Music at Mars Hill is a weekly column by Luke Larsen that seeks to find God amidst the newest trends in both mainstream music and independent music.

As is typical, the Grammy Award show this year had its fair share of ups and downs — the ups including Adele’s standout performance and Jennifer Hudson’s tribute to Whitney Houston and the downs being just about everything else. However, what stood out as being particularly strange to me about this year’s awards show was that issues of spirituality and Christianity remained at the forefront of the show thematically. Framed by LL Cool J’s prayer for Whitney Houston and Nicki Minaj’s whacked-out The Exorcist homage, I was caught off guard by how much Christianity was still at the forefront of creative thought in our culture.

However, it seems as though there is a certain part of Christianity that pop artists are more inclined to address. Nicki Minaj’s performance was essentially a coming-out show for the more artistic, creative side of her branding. In her performance of her new songs “Roman’s Revenge” and “Roman Holiday”, she played her alter-ego: a boy named Roman Zolanski who is undergoing spiritual and societal pressure. In an interview with Hip Hop DX, Minaj recently explained the character:

“I had this vision for [the Roman character] to be sort of exorcised—or actually he never gets exorcised—but people around him tell him he’s not good enough because he’s not normal, he’s not blending in with the average Joe. And so his mother is scared and the people around him are afraid because they’ve never seen anything like him. He wanted to show that not only is he amazing and he’s sure of himself and confident, but he’s never gonna change, he’s never gonna be exorcised. Even when they throw the holy water on him, he still rises above.”

It’s clear enough that Nicki Minaj is, of course, not making any kind of religious or spiritual statement. Instead, it seems like she is more interested in using the imagery as a device to talk about herself and her quest for greatness (albeit in a bit a pretty half-baked manner). Ever since Lady Gaga wrote a pop song about Judas Iscariot and the betrayal of Jesus though, it seems like just about anything is possible. So what’s the big controversy all about? Should we be offended by Nicki Minaj?

It seems that in our culture when someone wants to be “artistic” or “creatively daring”, they usually end up doing something that will offend church-goers — which, let’s just admit, is no big challenge. While most people were more offended by the fact that you couldn’t dance to the new songs, prominent members of the Catholic Church have already raised a flag about the performance, even stating that it’s up-in-the-air whether or not Nicki Minaj is possessed. While the song and performance did put the Catholic Church in a position as being “the haters”, so to speak, this pop star isn’t exactly making a serious attack on the church.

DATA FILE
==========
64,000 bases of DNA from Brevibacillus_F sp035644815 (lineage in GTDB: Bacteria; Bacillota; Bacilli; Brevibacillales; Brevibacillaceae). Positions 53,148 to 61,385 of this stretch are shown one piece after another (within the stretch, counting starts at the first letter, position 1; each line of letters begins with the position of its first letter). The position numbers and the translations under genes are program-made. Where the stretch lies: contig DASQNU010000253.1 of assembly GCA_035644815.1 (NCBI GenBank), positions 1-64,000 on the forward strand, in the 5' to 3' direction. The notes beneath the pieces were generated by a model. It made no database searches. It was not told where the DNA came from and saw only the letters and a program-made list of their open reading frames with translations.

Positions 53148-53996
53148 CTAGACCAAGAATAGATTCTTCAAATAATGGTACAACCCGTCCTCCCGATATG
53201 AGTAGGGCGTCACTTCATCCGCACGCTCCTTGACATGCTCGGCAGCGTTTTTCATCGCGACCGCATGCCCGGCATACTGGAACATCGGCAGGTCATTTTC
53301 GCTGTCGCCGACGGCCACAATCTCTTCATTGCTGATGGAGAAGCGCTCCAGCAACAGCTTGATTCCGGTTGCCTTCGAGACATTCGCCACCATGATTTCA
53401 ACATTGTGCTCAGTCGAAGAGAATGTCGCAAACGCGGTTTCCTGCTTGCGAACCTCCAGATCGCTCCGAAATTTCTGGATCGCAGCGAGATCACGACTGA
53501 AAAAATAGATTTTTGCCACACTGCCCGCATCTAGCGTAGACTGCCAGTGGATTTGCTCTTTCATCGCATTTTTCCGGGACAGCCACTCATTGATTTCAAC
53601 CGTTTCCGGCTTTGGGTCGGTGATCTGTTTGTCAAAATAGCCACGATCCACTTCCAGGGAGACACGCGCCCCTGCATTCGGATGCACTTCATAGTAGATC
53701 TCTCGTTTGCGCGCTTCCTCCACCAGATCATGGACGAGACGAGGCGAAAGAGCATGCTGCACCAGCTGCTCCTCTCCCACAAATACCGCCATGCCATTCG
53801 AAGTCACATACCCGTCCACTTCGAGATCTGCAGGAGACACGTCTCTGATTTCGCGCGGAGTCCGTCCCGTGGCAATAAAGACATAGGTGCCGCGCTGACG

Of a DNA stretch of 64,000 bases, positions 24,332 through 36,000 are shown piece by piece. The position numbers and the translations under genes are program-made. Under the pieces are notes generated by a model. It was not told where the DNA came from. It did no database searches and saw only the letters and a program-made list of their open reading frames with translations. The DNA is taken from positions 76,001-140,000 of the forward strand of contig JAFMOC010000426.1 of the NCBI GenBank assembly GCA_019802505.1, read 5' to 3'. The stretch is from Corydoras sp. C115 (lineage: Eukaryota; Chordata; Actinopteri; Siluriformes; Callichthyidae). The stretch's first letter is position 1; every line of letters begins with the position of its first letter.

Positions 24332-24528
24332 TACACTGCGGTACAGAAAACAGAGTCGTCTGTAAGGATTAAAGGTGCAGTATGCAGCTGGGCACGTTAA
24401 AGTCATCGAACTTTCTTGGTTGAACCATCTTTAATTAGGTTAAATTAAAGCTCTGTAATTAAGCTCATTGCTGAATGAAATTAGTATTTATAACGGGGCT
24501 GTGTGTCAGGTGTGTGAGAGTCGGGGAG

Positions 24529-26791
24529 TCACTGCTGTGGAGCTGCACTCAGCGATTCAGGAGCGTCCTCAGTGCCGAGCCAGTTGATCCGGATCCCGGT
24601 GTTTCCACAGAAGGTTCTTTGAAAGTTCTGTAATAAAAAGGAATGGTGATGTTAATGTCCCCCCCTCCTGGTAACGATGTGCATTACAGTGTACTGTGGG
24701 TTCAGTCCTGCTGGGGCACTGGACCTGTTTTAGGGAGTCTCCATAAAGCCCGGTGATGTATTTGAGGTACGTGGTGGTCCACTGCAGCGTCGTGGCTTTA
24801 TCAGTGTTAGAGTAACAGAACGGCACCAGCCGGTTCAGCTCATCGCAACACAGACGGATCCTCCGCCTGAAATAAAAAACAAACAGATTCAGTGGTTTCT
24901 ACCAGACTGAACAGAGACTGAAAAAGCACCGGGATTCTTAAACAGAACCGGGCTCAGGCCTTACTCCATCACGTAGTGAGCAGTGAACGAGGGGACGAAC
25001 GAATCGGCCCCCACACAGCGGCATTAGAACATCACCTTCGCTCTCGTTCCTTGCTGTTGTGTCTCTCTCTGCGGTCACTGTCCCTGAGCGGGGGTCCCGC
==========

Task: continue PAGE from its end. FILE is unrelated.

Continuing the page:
Not only do I not think Nick Minaj is possessed, I also think it might be a good idea to rethink how and when we protest certain parts of our culture as the Church. We already know what pop culture thinks of us for the most part, so are we protesting just for the sake of protesting? Are we getting offended because we think we’re supposed to? If we’re honest with ourselves, is it our pride, or the glory of God we are worried about protecting?


  1. I think the protests simply serve as reinforcement for the idea that Christians are part of a sub-culture with inalienable rights. We protest because we love our sub-culture and we don’t want anyone picking on it. We don’t like other sub-cultures and have no problems going after them, but when we’re the targets of an attack, we rally the troops and begin to attack.

    Not that I’m for attacks on Christianity or Christians, or especially when some “artist” thinks it’s artistic to place a crucifix in a bottle of urine. At the same time, we have brothers and sisters around the world who are having their homes taken, facing rape, facing beatings, facing murder, and a whole assortment of other issues for the simple fact that they worship the risen Christ.

    It seems to me that instead of protesting such actions or gaining a persecution complex, it would be better for American Christians to actually reach out to the culture where they are. Instead of acting as a sub-culture, we should probably engage the current culture. We’re a bunch of Peter’s who want to sit at our table with the other Jewish believers, but we’re lacking enough Pauls to go out to the Gentiles.

  2. Totally agree. Sub-culture mode thinking is something we’ve bought into for far too long and it has almost nothing to do with the Gospel or defending the name of God.

    “We’re a bunch of Peter’s who want to sit at our table with the other Jewish believers, but we’re lacking enough Pauls to go out to the Gentiles.”

    You nailed it Joel.

  3. It seems to me that it’s the casual use of historic Christian symbolism that ought to be more worrisome. I think what happens in an increasingly secular age is the slow evacuation of the meanings behind the symbols. We can see it in more commonplace settings, such as the casual wearing of a Christian cross not for religious devotion, but as a fashion symbol. Taking the symbols as neutral, raw material for artistic re-expression having virtually nothing to do with the meaning of the symbols themselves is sort of the ultimate demonstration that its power is gone.

  4. Hey bitches its yo barbie bitch, Nicki Minaj. So who wants free tickets to my concert!!!!!!!! Just go to austin mahone and press chat and put your email and your name and mine and we will send you a free ticket!
    Barbie Bitch

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